Golf has a long-standing reputation of being the green boardroom. With many references in pop culture—including scenes from iconic television shows like The Sopranos and The Fresh Prince of Bel-Air—the golf course is cemented in our cultural psyches as the go-to place for executives looking to have networking conversations and close business deals over some friendly competition.

That said, golf is more than a business networking opportunity. Golf is a chance to get to know yourself through the game—your strengths, your areas of improvement, your interests—while creating a meaningful path to progress and developing genuine connections with other golfers along the way. And more over, it’s fun.

Of course, the game of golf does allow you to build relationships, but like all networking occasions, if you approach it with a one-track mindset focused only on what you can get out of the people you meet on the green, then your opportunities could be short-lived.

The key to successfully networking through golf is authenticity.

The truth is that most meaningful business discussions can only develop after a strong relationship foundation has been built. The real reason that golf has become the American pastime best suited for networking is that the style of the game lends itself to honest rapport building. As a golfer, you have the chance to actively listen to your fellow players, ask them meaningful questions and reflect on the ways you could work together, all while remaining enthusiastic and supportive of both your personal development and that of other golfers. It gives you the time and space to explore similarities not otherwise easily unveiled in corporate spaces, contributing to a more profound relationship built on human-centric qualities, rather than only business-focused aspirations.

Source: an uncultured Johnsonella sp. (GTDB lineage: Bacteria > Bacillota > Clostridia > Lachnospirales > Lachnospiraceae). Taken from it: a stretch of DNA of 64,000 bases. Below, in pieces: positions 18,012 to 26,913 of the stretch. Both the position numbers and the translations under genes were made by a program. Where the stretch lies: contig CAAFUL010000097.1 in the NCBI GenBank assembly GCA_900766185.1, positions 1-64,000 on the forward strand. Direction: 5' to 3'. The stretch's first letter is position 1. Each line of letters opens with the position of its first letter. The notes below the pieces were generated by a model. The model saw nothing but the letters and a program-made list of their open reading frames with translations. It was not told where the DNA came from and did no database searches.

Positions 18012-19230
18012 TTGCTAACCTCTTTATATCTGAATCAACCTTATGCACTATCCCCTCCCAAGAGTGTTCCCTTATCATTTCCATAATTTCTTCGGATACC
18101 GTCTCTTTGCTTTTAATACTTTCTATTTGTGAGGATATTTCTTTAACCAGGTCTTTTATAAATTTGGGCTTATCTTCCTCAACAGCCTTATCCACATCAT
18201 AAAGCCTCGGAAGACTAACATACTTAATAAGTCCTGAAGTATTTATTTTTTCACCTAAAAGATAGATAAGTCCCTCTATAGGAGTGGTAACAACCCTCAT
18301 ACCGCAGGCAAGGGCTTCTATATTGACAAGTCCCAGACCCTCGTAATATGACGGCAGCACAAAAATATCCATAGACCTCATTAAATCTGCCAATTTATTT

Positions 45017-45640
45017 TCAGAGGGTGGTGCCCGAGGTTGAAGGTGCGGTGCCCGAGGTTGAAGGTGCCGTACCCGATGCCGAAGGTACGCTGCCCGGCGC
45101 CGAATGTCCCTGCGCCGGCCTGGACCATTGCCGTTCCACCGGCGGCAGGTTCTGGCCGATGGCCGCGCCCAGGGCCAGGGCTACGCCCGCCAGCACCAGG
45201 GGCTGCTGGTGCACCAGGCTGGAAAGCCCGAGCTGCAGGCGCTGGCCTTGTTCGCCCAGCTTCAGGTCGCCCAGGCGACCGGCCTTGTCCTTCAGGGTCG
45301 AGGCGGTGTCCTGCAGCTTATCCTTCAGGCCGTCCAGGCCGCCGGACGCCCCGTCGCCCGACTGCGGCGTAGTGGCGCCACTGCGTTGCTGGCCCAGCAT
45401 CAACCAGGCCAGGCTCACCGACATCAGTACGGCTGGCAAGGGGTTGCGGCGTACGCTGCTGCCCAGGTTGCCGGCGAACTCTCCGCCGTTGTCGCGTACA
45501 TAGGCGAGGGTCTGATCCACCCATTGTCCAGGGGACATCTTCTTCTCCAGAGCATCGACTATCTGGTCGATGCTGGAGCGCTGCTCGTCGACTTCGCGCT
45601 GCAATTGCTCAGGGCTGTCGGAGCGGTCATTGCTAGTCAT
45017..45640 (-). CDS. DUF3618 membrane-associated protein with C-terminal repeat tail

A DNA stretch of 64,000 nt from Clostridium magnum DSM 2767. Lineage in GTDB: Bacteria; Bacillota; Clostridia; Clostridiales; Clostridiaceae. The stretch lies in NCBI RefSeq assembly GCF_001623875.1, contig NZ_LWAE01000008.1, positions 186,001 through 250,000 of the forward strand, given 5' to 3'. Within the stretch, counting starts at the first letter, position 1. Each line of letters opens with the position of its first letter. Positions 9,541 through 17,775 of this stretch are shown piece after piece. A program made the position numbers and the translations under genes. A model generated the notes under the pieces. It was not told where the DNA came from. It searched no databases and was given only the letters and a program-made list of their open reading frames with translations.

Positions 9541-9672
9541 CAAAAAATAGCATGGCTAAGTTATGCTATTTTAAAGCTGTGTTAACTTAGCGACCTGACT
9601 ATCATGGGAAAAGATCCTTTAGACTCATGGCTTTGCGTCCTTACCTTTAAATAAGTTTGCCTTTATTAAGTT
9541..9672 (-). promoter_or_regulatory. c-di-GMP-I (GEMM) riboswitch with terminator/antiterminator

It is this authentic approach to networking through golf that leads to the longest-lasting business relationships.

That is, perhaps, why golf is expanding and becoming more diverse. For example, in 2008 Azucena Maldonado founded the Latina Golfers Association, which now has more than 2,500 members. Through the organization, she puts on networking events, which help to make the sport—and the opportunities it offers to meet people and make business contacts—more inclusive of one of the fastest growing demographics in the nation, according to an article by

So, what should you remember when networking through golf with authenticity?

Don’t push business first

Try breaking the ice with conversations not specific to business dealings. Starting with business talk could close you off to truly getting to know the golfers with whom you are networking, as they may focus so much on business that they don’t truly open up and enjoy their experience with you. Rather, set a tone that is welcoming and inviting of genuine connection.

Find commonalities

Sara Robinson, a mental skills coach specializing in athletes, recommends the following: “Think about family, work experiences, travel and more. No, you don’t have to have everything in common, but finding a few common experiences or perspectives that you both share can help set the stage for a positive relationship.”

Pace the game

Remember that not all golfers are coming to the game with the same skill level. Pace your play appropriately for your fellow golfers—slowing down for beginners and speeding up for more advanced players. This will give you the best chance at having meaningful conversations between holes.

Keep these tips for authentic networking in mind the next time you hit the course, and you are sure to walk away with meaningful relationships that could last a lifetime—no matter the business environment in which you work.